Human Services

Chatham-Savannah Authority for the Homeless

When you need help finding your way.

aka CSAH or Homeless Authority

SAVANNAH, GA

Mission

To lead the effort to build and sustain community practices to eliminate homelessness. Our work to address COVID-19 within the homeless community: CSAH recognizes that individuals who are homeless are at a greater risk for contracting COVID-19 and often experience worse outcomes due to the virus. To this end, we have established several emergency efforts to prevent and slow down transmission of COVID-19 in local homeless communities, including: handwashing stations throughout the county, educating individuals living in homeless camps, and distributing hygiene supplies (e.g., hand sanitizer, gloves, masks) to homeless communities. We have also established an eviction prevention fund to help prevent homelessness for those experiencing COVID-19 related job loss.

Ruling Year

1993

Executive Director

Cindy Murphy Kelley

Main Address

PO BOX 8936

SAVANNAH, GA 31412 USA

Keywords

Direct Service Homeless Population, Advocacy

EIN

58-1928701

 Number

6548986700

Cause Area (NTEE Code)

Human Service Organizations (P20)

IRS Filing Requirement

This organization is required to file an IRS Form 990 or 990-EZ.

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Social Media

Programs + Results

What we aim to solve

The Chatham Savannah Authority for the Homeless is dedicated to ending homelessness in Chatham County, Georgia. Due primarily to a severe lack of affordable housing in the region, homeless numbers have remained stubbornly high for the past decade. More than 4,000 individuals access services at local homeless-serving organizations each year and the most recent point-in-time count (2018) identified more than 1,000 individuals living unsheltered, mostly in one of the dozens of unregulated homeless camps throughout the county.

Our programs

What are the organization's current programs, how do they measure success, and who do the programs serve?

SOURCE: Self-reported by organization

Tiny House Project

City 54 - Supportive Housing Program

Street Outreach

Case Management

Lead Agency: Chatham-Savannah Continuum of Care (CoC)

Where we work

Our Results

How does this organization measure their results? It's a hard question but an important one. These quantitative program results are self-reported by the organization, illustrating their committment to transparency, learning, and interest in helping the whole sector learn and grow.

SOURCE: Self-reported by organization

Number of houses built

TOTALS BY YEAR
Population(s) served

Homeless people,

Veterans

Related program

Tiny House Project

Type of Metric

Output - describing our activities and reach

Direction of Success

Holding steady

Context notes

CSAH built and furnished 23 tiny homes for veterans experiencing homelessness in 2019 and plans to build 24 more in 2020-2021.

Number of households furnished

TOTALS BY YEAR
Population(s) served

Homeless people,

Veterans

Related program

Tiny House Project

Type of Metric

Output - describing our activities and reach

Direction of Success

Holding steady

Context notes

CSAH built and furnished 23 tiny homes for veterans experiencing homelessness in 2019 and plans to build 24 more in 2020-2021.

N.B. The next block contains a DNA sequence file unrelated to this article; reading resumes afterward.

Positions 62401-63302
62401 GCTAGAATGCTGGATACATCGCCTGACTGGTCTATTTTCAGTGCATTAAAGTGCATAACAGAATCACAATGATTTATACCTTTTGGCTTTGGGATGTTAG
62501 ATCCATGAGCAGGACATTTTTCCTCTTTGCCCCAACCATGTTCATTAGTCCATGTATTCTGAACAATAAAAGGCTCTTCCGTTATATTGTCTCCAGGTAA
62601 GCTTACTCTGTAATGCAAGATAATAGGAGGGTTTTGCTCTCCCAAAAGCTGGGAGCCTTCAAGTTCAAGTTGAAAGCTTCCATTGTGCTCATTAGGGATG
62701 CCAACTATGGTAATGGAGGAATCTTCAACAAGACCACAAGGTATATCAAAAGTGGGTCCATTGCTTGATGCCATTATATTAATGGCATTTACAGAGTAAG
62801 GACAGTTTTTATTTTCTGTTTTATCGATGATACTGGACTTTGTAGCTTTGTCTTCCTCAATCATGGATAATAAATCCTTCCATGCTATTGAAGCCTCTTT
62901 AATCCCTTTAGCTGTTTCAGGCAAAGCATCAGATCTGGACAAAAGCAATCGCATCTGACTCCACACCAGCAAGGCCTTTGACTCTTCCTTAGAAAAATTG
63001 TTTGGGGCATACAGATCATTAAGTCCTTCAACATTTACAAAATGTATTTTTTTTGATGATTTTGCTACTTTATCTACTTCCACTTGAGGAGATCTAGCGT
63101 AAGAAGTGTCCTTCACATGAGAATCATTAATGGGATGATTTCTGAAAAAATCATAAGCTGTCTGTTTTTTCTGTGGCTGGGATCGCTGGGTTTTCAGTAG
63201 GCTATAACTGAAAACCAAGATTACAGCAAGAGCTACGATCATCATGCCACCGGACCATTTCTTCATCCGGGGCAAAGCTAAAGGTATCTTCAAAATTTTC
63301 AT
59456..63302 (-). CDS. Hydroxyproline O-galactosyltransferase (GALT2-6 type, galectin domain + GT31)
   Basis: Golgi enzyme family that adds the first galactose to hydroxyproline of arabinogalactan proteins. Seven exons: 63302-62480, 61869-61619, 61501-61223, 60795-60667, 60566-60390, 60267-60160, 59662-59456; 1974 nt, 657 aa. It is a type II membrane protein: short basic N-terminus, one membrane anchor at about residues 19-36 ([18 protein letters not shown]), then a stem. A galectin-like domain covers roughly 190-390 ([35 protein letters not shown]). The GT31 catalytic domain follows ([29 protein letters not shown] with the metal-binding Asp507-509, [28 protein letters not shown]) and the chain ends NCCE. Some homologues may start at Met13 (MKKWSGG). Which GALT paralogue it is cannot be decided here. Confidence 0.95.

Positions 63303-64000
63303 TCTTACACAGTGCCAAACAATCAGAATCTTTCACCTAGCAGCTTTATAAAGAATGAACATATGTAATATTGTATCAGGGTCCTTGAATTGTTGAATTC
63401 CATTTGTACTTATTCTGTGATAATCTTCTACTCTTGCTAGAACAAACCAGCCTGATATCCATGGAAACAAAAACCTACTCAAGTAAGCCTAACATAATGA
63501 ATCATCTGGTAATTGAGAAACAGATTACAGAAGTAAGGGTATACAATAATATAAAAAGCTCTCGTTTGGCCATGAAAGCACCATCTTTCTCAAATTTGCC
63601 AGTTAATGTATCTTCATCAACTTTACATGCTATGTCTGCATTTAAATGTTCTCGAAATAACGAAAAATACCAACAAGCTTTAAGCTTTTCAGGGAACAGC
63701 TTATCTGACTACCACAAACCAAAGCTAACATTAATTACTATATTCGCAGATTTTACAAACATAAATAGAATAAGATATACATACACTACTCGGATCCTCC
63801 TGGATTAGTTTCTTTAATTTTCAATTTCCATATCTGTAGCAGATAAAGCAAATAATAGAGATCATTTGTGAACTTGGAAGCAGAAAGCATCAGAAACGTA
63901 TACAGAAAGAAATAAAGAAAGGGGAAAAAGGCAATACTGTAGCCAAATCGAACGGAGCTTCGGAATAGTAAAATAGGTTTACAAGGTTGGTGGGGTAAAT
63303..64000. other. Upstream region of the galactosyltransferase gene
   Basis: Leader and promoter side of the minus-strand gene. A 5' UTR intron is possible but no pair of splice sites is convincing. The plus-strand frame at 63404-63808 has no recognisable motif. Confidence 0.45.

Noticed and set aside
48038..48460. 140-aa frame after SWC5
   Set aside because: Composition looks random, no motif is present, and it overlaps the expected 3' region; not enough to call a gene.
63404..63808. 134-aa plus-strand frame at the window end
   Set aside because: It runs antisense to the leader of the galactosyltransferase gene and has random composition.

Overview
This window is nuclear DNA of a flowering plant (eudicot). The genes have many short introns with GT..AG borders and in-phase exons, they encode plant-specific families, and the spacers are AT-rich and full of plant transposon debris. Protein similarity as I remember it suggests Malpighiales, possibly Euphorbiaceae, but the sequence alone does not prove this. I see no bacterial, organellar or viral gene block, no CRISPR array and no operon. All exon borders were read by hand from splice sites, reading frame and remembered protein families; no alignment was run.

Charting Impact

Five powerful questions that require reflection about what really matters - results.

SOURCE: Self-reported by organization

What is the organization aiming to accomplish?

What are the organization's key strategies for making this happen?

What are the organization's capabilities for doing this?

How will they know if they are making progress?

What have they accomplished so far and what's next?

The Chatham Savannah Authority for the Homeless, as the lead agency for the Chatham County Continuum of Care, has identified five core goals to accomplish from 2020-2025: 1. Enhance the current crisis response system that prevents homelessness whenever possible. 2. Create, grow, and maintain affordable housing for households who are experiencing or are at risk of homelessness. 3. Create a comprehensive, developmentally appropriate menu of services for youth who experience homelessness to prevent them from becoming the next generation of homeless adults. 4. Engage public and private systems to create one or more solutions to the public health issue of allowing 35+ camps without running water, sanitary sewer, or garbage pick-up to exist in our community. 5. Create a healthy, efficient and cost-effective nonprofit service system for the homeless population.

The Chatham Savannah Authority for the Homeless works collaboratively with all homeless service providers in Chatham County to ensure each of the 2020-2025 goals can be met. Our core strategies are: 1. Strengthen permanent housing opportunities. CSAH is a strong advocate for expanding affordable, permanent housing, which is the most effective way to reduce and prevent homelessness. In addition to supporting permanent housing through advocacy, CSAH manages City 54, a program that provides supportive housing and rental assistance for 54 local households in which the primary resident has an identified special need. Most recently, CSAH has expanded on this goal by launching the Tiny House project, which provides permanent housing for 47 homeless veterans. 2. Meet the unmet needs of persons experiencing homelessness. CSAH assists persons experiencing homelessness with services such as street outreach, intensive case management, transportation and rental assistance, self-sufficiency planning, and resource referrals for education, employment, food, temporary shelter, and medical care. CSAH staff are dispersed throughout the county to best meet homeless persons where they live and congregate. 3. Increase community awareness of homelessness. CSAH uses local data and first-hand knowledge and experience to educate nearly 40 community groups annually on the prevalence, causes, and solutions to homelessness. As a leader in the fight to reduce homelessness, CSAH serves as a trusted advisor to local government officials on key policy and funding decisions related to care for homeless persons and best practices in homelessness prevention and reduction. 4. Enhance nonprofit excellence to better serve persons experiencing homelessness. CSAH provides overall leadership for the Homeless Continuum of Care, a 21-member community board comprised of nonprofit agencies and community leaders that provides supportive services to individuals and families experiencing homelessness. CSAH strengthens collaboration among these service providers and builds organizational capacity to provide quality programs and evidence-based practices for homeless persons.